Gracing February with its arrival, the Harambee show of 2017 did well to make its mark, putting on a show with its impressive allotment of poems, acts, and dances. Yet even in light of the entertainment value, the play did not pass up the opportunity to put forth its message, a staple maintained by the narratives of each and every culture show.
The poetry was as poignant as it was powerful, conveying the ponderings and pains of a select number of artists. Yet at the same time, the words were built around a theme, an intent. In simple words of Harambee co-director Jaelyn Evans (’18), Harambee is “a show celebrating African and African-American culture which also served to highlight the issue of colorism within the African American community through the play Color Struck by Zora Neale Hurston.” It is some right a social critique of a dated time, yet its relevance to the present day is a statement all on its own—Harambee’s statement in particular.
Harambee co-director Dawn Triche (‘18) says “the overall theme of Harambee is joining together. Which is actually what Harambee means. It’s a way that we can get a bunch of people to come together and put on a show that represents us and our culture.” In a certain sense, it is, in fact, a meeting ground of sorts, a “very unique opportunity that we should all experience at least once.”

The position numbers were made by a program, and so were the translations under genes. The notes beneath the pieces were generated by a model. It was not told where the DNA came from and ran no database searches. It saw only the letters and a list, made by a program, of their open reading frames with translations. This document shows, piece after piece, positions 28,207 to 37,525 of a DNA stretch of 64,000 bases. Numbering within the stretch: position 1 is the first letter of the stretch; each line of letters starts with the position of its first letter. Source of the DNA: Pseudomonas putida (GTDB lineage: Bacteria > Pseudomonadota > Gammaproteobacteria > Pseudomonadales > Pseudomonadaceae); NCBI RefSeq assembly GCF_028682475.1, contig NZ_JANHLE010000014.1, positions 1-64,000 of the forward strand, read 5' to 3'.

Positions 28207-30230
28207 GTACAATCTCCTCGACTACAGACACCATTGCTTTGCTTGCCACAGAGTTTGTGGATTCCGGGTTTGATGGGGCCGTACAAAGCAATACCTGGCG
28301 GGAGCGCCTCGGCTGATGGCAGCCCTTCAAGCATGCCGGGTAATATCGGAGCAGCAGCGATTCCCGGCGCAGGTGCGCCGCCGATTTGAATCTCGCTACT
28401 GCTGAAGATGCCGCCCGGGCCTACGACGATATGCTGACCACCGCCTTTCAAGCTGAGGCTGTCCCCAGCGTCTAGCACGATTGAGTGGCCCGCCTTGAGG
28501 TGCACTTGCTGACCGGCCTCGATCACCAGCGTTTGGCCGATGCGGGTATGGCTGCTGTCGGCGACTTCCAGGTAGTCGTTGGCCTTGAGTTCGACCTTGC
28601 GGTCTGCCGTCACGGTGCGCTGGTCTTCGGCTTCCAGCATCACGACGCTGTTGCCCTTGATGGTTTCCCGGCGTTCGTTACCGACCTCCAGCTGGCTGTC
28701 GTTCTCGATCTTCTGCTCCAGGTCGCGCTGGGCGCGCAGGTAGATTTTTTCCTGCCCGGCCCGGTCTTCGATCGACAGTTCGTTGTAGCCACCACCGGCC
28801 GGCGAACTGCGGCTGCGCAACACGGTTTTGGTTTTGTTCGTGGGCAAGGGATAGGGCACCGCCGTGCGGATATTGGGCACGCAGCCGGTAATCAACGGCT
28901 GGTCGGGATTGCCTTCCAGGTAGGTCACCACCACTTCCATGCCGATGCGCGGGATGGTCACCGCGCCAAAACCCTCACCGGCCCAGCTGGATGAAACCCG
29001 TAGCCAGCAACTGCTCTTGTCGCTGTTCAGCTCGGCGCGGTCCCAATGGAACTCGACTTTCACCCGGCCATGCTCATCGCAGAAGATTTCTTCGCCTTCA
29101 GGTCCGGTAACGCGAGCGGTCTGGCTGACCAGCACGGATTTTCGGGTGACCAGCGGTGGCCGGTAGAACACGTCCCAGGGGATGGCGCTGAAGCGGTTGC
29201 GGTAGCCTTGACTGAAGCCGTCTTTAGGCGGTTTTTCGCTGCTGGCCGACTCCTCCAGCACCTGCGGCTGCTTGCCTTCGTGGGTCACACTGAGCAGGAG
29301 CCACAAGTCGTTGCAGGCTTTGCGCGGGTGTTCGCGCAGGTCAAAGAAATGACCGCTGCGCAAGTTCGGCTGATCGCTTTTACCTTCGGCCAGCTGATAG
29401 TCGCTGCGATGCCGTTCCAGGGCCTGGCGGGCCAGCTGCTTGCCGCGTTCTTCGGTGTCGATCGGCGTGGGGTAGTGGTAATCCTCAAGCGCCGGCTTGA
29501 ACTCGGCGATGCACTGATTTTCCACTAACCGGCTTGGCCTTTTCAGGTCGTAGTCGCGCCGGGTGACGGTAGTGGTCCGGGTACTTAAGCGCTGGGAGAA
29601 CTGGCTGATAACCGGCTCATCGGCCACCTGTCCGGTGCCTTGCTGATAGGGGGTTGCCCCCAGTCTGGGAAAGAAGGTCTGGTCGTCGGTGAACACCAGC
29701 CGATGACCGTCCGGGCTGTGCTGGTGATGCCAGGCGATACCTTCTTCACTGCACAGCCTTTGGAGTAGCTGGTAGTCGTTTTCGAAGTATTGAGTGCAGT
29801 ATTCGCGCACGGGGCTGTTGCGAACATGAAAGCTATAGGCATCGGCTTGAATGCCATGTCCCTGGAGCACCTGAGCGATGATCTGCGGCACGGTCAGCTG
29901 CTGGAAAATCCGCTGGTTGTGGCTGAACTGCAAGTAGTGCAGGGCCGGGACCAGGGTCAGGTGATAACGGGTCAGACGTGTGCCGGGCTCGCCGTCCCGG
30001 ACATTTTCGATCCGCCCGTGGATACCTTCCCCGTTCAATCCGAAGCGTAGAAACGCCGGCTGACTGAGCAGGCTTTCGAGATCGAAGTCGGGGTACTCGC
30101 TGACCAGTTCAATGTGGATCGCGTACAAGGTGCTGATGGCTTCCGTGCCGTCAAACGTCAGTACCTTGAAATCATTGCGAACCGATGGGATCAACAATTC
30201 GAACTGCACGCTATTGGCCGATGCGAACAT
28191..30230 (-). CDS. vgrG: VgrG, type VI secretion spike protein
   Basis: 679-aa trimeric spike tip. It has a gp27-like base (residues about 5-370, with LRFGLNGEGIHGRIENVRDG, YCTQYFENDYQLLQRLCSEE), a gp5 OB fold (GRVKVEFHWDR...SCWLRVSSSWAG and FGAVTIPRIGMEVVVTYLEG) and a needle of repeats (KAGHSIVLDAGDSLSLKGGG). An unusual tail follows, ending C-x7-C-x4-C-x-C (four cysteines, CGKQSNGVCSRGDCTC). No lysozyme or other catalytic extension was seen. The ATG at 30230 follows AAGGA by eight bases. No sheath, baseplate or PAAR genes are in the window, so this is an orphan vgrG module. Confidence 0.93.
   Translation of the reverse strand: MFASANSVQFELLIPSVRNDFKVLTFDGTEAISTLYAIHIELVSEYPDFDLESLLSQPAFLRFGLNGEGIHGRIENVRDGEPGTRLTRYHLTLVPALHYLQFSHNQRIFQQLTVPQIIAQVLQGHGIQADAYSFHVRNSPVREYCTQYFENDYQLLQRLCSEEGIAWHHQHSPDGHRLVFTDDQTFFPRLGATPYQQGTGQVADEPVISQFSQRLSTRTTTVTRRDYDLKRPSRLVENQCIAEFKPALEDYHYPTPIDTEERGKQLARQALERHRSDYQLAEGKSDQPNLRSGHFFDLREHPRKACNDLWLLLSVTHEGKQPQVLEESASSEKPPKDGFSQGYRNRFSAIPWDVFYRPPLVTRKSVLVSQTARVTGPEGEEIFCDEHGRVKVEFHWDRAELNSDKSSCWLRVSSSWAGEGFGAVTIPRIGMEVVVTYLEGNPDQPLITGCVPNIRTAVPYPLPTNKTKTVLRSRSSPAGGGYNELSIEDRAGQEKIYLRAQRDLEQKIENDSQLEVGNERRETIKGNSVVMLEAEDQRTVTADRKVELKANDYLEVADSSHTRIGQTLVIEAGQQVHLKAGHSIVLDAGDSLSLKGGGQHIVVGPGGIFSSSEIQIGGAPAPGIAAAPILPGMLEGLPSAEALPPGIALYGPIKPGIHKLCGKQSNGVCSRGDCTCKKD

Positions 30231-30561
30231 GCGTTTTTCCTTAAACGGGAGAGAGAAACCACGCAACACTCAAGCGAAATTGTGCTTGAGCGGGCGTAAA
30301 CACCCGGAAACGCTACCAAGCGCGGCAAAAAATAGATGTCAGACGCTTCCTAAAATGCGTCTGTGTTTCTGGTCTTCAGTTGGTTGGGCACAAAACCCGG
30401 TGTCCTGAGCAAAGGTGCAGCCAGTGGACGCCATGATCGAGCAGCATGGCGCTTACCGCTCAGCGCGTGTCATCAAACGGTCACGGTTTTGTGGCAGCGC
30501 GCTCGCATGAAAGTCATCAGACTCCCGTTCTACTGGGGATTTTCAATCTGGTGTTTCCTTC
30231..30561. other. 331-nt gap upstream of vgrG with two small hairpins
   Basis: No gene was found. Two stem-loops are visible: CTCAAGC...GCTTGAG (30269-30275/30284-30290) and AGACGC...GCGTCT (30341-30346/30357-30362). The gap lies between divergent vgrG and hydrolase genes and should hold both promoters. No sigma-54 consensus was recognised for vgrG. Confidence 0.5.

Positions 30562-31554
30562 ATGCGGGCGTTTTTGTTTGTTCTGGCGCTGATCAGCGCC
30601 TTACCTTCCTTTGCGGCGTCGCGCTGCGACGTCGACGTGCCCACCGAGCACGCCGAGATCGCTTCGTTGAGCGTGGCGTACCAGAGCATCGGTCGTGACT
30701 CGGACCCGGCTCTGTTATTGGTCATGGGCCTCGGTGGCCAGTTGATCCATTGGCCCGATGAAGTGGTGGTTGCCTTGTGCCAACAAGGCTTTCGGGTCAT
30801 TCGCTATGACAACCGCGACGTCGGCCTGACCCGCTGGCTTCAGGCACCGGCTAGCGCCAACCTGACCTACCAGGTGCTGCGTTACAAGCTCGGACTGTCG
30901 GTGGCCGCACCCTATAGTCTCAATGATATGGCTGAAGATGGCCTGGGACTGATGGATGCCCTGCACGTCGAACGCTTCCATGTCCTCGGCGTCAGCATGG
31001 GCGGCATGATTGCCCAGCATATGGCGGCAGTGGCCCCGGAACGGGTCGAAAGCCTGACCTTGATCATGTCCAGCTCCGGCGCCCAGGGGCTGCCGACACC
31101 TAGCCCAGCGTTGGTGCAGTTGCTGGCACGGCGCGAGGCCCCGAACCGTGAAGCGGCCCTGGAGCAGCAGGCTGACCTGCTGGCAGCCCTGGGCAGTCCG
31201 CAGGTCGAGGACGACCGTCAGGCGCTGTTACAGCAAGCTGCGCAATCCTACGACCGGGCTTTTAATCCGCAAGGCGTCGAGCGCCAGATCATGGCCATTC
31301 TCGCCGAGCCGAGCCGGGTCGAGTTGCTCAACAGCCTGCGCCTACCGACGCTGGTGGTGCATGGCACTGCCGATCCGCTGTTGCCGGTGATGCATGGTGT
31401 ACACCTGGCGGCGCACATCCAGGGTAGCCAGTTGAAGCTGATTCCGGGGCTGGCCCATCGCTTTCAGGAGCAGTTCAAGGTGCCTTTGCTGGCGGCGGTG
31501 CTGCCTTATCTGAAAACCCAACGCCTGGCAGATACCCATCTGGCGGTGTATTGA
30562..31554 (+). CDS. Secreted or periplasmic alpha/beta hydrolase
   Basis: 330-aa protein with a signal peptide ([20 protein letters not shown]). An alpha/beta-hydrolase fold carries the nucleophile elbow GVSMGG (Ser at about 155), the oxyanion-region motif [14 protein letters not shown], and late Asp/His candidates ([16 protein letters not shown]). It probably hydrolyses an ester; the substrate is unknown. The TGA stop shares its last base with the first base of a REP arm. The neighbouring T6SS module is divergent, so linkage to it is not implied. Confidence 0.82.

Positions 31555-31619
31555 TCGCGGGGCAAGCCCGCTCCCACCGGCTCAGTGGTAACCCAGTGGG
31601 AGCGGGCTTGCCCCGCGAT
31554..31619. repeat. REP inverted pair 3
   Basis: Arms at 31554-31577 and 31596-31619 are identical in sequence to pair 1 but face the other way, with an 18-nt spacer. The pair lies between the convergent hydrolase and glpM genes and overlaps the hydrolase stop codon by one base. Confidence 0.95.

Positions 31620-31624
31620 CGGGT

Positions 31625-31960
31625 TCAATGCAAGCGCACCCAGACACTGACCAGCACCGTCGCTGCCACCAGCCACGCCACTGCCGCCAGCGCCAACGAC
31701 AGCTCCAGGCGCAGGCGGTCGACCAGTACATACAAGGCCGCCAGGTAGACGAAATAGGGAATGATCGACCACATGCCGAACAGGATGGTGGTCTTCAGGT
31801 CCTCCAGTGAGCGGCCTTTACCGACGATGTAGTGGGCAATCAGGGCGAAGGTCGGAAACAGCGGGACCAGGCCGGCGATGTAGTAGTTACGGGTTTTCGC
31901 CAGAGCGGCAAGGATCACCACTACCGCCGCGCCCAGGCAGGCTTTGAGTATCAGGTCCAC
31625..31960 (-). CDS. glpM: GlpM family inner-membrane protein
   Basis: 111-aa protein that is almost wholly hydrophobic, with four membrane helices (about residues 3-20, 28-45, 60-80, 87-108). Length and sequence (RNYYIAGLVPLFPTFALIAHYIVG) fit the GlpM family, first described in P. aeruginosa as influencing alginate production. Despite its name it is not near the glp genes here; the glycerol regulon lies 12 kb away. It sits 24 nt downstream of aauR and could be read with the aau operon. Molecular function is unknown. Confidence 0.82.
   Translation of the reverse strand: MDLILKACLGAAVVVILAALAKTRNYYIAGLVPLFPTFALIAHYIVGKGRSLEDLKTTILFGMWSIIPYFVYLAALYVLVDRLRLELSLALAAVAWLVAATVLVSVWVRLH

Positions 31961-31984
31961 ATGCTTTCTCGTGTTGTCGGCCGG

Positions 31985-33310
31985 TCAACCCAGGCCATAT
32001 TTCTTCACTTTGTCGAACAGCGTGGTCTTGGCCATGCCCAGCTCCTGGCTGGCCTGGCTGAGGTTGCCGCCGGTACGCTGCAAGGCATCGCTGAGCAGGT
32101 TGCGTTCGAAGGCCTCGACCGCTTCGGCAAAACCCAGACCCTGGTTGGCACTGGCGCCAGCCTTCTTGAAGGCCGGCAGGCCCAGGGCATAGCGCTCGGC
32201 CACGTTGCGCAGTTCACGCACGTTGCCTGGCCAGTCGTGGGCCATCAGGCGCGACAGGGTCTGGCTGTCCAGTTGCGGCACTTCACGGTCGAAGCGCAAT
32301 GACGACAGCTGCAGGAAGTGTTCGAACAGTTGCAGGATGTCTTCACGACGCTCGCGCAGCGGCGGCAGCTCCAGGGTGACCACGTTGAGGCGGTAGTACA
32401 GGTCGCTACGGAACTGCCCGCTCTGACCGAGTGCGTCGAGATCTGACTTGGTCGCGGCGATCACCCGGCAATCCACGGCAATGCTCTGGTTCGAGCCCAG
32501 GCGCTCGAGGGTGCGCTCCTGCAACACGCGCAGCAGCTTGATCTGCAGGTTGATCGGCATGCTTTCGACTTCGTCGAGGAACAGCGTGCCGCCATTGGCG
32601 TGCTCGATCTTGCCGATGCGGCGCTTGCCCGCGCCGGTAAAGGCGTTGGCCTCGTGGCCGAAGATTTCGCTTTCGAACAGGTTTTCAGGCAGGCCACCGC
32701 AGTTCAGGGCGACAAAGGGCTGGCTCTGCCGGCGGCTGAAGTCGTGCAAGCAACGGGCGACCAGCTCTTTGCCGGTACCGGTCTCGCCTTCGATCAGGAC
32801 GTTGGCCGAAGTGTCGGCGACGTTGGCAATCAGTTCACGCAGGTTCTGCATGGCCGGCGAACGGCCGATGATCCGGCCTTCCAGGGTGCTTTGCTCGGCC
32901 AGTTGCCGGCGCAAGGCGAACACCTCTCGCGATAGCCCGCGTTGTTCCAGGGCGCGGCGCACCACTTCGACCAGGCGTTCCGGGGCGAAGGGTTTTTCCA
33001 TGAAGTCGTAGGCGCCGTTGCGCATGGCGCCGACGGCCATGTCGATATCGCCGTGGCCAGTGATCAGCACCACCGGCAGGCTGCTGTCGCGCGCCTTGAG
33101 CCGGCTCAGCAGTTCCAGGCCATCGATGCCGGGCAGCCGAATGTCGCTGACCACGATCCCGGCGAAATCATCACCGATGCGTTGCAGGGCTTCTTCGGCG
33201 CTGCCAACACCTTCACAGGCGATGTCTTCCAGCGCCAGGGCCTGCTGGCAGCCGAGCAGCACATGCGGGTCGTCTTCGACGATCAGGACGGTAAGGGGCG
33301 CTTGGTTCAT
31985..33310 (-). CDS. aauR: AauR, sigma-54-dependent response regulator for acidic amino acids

It only goes to show that the program’s pieces do well to prove these claims right, entertaining and educating all at once. Even as the dances serve as engaging displays of African and African-American culture, the show’s play goes in concordance with the unifying yet introspective theme just as well as its poems do, a plot centered around a couple dealing with the issues of colorism in their relationship with each other and others.
In the mind of Emma, our protagonist of sorts, lighter skin is a trait to be envied as opposed to her own darker shade. It is a notion that dominates her mentality, breeding anxiety for her partner’s faithfulness and animosity towards her competitors. Without a word from any of her so-called adversaries, Emma convinces herself of defeat before anyone could even say otherwise. In the words of John, played brilliantly by Diego Alanis (’18), “she so despise[d] her own skin that she can’t believe anyone else could love it.”
The story, ironically, works like a mirror. Hidden assumptions and internalized beliefs hold much more weight than one may think. After all, it is often times what occurs below the surface—within the subconscious—that determines how we feel and ultimately how we act. It is a lesson for people of all shades, backgrounds, religions, and creeds. It seems to speak of how we all should pay mind to the notions that we let in. They often are the advisors that inform our assumptions and misgivings more often than not. Any extreme idea, a total blanket assumption about anyone or anything, may just be one to be avoided.
Unless it has something to do with a good show, great food, and an even better community. Who can say no to that?
To watch the Harambee 2017 show online, feel free to click the links below and enjoy.